Testing the General Validity of the Heckscher-Ohlin Theorem: The Natural Experiment of Japan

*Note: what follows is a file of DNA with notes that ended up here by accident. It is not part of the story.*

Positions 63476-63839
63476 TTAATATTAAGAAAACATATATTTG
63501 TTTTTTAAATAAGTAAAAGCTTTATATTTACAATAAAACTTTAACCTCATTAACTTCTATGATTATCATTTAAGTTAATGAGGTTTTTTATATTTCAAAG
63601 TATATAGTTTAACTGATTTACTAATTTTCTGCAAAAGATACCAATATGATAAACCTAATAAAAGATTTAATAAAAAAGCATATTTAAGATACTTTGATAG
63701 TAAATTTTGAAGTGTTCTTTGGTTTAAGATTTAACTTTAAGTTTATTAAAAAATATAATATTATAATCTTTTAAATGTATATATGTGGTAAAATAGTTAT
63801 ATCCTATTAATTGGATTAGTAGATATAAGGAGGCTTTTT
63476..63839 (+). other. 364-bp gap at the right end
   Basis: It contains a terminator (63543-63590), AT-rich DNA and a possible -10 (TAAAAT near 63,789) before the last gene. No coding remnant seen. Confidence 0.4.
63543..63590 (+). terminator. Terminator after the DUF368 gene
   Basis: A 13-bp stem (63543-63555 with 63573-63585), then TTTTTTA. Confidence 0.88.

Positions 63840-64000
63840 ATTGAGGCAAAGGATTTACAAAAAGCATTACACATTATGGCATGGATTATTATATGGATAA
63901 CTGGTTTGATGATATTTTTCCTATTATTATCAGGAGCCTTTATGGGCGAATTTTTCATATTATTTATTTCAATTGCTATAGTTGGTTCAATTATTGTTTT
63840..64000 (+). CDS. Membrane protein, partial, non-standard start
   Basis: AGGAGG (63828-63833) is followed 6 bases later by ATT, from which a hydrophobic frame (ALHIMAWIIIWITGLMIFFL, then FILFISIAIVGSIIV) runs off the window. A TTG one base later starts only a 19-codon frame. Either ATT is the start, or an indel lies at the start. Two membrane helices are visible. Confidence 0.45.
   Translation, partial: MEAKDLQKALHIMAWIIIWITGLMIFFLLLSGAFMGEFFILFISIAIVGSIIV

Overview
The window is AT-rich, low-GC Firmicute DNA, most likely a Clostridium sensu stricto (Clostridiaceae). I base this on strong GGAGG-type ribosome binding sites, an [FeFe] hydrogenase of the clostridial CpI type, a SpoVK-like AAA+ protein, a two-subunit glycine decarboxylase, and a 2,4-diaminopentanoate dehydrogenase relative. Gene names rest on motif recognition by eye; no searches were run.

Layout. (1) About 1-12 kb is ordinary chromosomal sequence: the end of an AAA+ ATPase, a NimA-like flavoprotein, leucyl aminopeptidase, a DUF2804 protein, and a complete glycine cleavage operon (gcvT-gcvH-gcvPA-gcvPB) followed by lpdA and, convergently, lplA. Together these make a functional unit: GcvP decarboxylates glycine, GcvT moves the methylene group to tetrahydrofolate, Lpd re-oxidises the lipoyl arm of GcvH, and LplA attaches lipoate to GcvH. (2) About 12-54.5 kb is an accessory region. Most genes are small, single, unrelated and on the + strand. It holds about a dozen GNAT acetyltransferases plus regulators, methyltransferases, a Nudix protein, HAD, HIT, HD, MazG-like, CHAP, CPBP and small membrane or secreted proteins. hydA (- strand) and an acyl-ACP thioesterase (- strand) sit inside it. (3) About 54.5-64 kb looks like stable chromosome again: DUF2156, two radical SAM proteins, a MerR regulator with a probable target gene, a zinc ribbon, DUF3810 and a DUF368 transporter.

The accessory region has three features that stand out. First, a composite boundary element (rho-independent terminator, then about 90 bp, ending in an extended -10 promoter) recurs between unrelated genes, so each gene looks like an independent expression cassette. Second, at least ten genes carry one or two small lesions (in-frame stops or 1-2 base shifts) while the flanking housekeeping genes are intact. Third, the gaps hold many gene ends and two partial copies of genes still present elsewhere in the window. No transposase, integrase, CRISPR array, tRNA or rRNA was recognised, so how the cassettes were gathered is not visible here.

We exploit Japan's 19th century opening up to trade to test a general formulation of the Heckscher-Ohlin theorem. This formulation is based on Ohlin's measure of factor scarcity where autarky factor prices impose a refutable prediction on the economy's factor content of trade. Our test combines factor price data in Japan's autarky period with commodity trade data and a technology matrix in Japan's early free trade period. Our technology matrix is derived from a major Japanese survey of agricultural techniques during the early Meiji period, accounts by European visitors and numerous studies by Japanese and western scholars that draw on village records, business accounts and other historical sources. Evaluating Japan's factor content of trade during 1868-1875 at the corresponding autarky factor prices, we fail to reject the Heckscher-Ohlin prediction in each sample year.
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